The Differences Between Chapter 7 and 13 Bankruptcy
Below are a few core differences that every debtor needs to understand:
- Chapter 7 bankruptcy allows the debtor to discharge their unsecured debts and the case usually lasts a few months at most, while Chapter 13 bankruptcy requires that the debtor repay some or all of their debts over a period of 3 to 5 years.
- It is not the debtor who decides which type of bankruptcy they will file. The debtor must take what is called a “Means Test” to determine whether they qualify for Chapter 7 bankruptcy or Chapter 13 bankruptcy. If the debtor earns “too much” income they will need to file Chapter 13 bankruptcy also known as a wage earner’s bankruptcy. This doesn’t mean that just because someone is working that they must file Chapter 13 bankruptcy as opposed to Chapter 7 bankruptcy. In fact, many wage earners and fully employed people discharge their debts in Chapter 7 bankruptcy.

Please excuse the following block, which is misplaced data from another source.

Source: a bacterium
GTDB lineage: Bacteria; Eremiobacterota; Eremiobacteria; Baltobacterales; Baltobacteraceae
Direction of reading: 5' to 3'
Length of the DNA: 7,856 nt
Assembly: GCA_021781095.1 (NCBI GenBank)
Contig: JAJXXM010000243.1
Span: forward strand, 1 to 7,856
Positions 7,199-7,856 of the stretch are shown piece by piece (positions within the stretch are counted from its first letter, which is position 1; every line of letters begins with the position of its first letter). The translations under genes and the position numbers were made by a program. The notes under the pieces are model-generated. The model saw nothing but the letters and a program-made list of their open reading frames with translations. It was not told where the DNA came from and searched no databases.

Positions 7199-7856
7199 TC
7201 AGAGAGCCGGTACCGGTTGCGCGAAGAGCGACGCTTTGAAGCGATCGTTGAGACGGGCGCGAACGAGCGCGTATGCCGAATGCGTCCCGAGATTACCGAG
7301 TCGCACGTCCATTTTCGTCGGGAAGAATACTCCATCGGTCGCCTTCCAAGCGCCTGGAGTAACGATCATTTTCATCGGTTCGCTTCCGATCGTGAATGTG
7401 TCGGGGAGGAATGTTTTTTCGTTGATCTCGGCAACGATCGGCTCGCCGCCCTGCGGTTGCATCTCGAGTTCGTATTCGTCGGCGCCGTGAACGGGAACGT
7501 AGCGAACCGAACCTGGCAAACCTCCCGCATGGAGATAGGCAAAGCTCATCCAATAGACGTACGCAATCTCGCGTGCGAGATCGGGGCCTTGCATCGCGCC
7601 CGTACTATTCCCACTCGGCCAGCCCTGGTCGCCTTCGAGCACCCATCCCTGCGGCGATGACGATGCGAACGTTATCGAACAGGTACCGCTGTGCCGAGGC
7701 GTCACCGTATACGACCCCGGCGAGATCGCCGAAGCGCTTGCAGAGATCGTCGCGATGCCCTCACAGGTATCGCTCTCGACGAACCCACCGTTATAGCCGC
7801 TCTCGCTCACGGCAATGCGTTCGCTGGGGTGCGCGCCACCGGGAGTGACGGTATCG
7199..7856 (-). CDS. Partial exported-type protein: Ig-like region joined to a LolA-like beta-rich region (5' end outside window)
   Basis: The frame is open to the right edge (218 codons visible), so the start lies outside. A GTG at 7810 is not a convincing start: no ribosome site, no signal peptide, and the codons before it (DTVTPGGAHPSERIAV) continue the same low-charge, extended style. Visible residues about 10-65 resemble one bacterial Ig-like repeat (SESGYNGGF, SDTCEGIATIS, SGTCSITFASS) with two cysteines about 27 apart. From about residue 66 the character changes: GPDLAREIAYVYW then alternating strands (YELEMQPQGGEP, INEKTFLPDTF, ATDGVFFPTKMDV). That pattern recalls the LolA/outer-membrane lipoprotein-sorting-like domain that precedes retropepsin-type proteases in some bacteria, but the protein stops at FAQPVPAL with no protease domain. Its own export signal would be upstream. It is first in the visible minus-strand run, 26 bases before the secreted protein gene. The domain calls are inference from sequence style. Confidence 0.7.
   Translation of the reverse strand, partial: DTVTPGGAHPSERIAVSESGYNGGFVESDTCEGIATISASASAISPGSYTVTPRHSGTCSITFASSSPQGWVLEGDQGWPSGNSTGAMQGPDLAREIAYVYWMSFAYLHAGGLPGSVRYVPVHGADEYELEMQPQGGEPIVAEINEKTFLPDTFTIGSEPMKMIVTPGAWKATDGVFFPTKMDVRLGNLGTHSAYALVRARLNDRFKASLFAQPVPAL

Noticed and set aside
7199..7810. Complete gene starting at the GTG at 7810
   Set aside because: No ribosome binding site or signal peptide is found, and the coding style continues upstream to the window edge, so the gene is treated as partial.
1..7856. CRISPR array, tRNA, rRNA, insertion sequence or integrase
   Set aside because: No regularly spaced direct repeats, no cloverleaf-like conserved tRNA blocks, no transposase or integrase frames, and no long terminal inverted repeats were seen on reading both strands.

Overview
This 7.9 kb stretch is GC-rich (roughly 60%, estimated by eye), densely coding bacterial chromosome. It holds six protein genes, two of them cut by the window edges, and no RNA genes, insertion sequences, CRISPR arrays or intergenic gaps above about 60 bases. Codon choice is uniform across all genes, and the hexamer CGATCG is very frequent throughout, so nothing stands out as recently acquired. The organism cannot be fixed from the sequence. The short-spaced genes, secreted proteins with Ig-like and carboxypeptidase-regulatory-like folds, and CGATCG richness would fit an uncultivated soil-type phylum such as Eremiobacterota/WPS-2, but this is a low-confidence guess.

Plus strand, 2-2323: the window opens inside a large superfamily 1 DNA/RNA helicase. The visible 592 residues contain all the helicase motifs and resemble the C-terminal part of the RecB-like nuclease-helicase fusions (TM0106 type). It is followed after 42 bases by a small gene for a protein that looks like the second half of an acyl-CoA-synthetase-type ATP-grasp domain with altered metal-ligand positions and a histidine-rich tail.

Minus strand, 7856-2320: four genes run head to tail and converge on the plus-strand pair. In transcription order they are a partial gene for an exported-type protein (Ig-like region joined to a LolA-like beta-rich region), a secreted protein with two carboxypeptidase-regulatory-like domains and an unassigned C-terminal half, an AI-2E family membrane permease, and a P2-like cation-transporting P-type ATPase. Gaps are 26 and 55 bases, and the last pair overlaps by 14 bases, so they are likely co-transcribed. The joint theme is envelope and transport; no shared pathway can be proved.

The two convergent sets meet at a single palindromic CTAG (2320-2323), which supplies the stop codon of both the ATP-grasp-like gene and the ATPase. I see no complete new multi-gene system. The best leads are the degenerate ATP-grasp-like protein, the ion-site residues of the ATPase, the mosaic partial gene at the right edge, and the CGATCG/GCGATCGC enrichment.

- One of the advantages of Chapter 13 bankruptcy is that some types of debt from a divorce can be discharged after the repayment period.
- When a debtor files Chapter 7 bankruptcy, income or assets earned after the bankruptcy filing are not generally part of the bankruptcy estate. But when a debtor files Chapter 13 bankruptcy, if their income increases during the course of the repayment plan their Chapter 13 bankruptcy payments could increase.
- One advantage of Chapter 13 bankruptcy is that if a debtor cannot continue the repayment plan they may be able to convert their case to a Chapter 7 bankruptcy under certain circumstances.